September 22, 2014 / 10:07 AM / 3 years ago

Qatar will not host 2022 World Cup, says FIFA's Zwanziger

TV camera teams and journalists are reflected in a FIFA sign as they interview Theo Zwanziger (not seen), former president of the German Football Association (DFB) and member of the FIFA's executive committee talks to the media after a committee meeting in Zurich July 17, 2012.Arnd Wiegmann/Files

BERLIN (Reuters) - The 2022 World Cup will not be held in Qatar because of the scorching temperatures in the Middle East country, FIFA Executive Committee member Theo Zwanziger said on Monday.

"I personally think that in the end the 2022 World Cup will not take place in Qatar," the German told Sport Bild on Monday.

"Medics say that they cannot accept responsibility with a World Cup taking place under these conditions," the former German football (DFB) chief, who is now a member of the world football's governing body FIFA that awarded the tournament to Qatar in 2010.

Although Qatar has insisted that a summer World Cup is viable thanks to cooling technologies it is developing for stadiums, training areas and fan zones, there is still widespread concern over the health of the players and visiting supporters.

"They may be able to cool the stadiums but a World Cup does not take place only there," Zwanziger said.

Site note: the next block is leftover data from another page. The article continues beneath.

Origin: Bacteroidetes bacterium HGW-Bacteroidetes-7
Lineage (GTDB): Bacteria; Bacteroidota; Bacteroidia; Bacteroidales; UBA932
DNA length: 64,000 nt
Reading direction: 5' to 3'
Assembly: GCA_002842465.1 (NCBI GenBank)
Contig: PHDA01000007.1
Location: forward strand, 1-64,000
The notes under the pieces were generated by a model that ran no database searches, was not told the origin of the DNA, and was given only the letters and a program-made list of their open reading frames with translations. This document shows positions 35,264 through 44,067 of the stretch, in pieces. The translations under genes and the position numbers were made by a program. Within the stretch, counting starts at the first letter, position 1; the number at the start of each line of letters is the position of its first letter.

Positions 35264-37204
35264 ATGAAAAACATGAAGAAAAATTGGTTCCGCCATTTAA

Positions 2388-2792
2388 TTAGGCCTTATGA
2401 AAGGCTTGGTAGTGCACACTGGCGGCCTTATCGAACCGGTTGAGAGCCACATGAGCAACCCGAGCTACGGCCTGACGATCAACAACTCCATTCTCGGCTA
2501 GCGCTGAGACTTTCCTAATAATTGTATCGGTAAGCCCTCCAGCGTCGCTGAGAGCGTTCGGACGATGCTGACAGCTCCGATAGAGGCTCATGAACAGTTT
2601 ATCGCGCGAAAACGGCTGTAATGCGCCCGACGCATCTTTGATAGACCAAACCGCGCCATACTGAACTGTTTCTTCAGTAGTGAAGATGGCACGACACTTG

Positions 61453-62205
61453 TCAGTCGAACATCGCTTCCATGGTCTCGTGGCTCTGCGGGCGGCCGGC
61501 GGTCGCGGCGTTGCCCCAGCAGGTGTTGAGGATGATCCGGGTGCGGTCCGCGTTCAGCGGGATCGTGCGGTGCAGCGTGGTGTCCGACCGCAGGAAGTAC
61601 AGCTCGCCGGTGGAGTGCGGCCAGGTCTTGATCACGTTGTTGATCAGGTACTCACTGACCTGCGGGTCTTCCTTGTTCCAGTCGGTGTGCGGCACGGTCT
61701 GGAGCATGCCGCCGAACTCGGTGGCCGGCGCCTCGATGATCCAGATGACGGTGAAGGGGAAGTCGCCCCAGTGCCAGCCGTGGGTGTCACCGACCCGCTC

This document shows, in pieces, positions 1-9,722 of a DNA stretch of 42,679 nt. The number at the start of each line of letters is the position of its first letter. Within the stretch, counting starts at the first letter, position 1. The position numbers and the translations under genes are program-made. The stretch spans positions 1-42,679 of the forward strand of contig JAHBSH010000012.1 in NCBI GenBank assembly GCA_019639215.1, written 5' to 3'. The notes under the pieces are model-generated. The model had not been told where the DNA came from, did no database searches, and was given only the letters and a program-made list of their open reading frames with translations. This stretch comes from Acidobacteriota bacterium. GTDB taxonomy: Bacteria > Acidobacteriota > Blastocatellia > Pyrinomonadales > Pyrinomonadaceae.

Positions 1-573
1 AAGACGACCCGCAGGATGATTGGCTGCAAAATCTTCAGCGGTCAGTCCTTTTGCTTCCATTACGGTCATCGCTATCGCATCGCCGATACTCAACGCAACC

Theo Zwanziger, former president of the German Football Association (DFB) and member of the FIFA's executive committee addresses a news conference after a meeting of the FIFA executive committee in Zurich March 21, 2014. Reuters/Arnd Wiegmann

"Fans from around the world will be coming and travelling in this heat and the first life-threatening case will trigger an investigation by a state prosecutor.

"That is not something that FIFA Exco members want to answer for."

FIFA are looking to shift the tournament to a European winter date to avoid the scorching summer where temperatures routinely rise over 40 Celsius.

However, talk of a potential change away from the usual June-July dates has resulted in plenty of opposition from domestic leagues around the world, worried the schedule switch would severely disrupt them.

Both FIFA and Qatar World Cup organisers have also been fending off questions of corruption ever since they were awarded the tournament back in 2010, while Qatar has also been criticised for the conditions provided for migrant workers' in the tiny but wealthy Gulf state.

Reporting by Karolos Grohmann. Editing by Patrick Johnston

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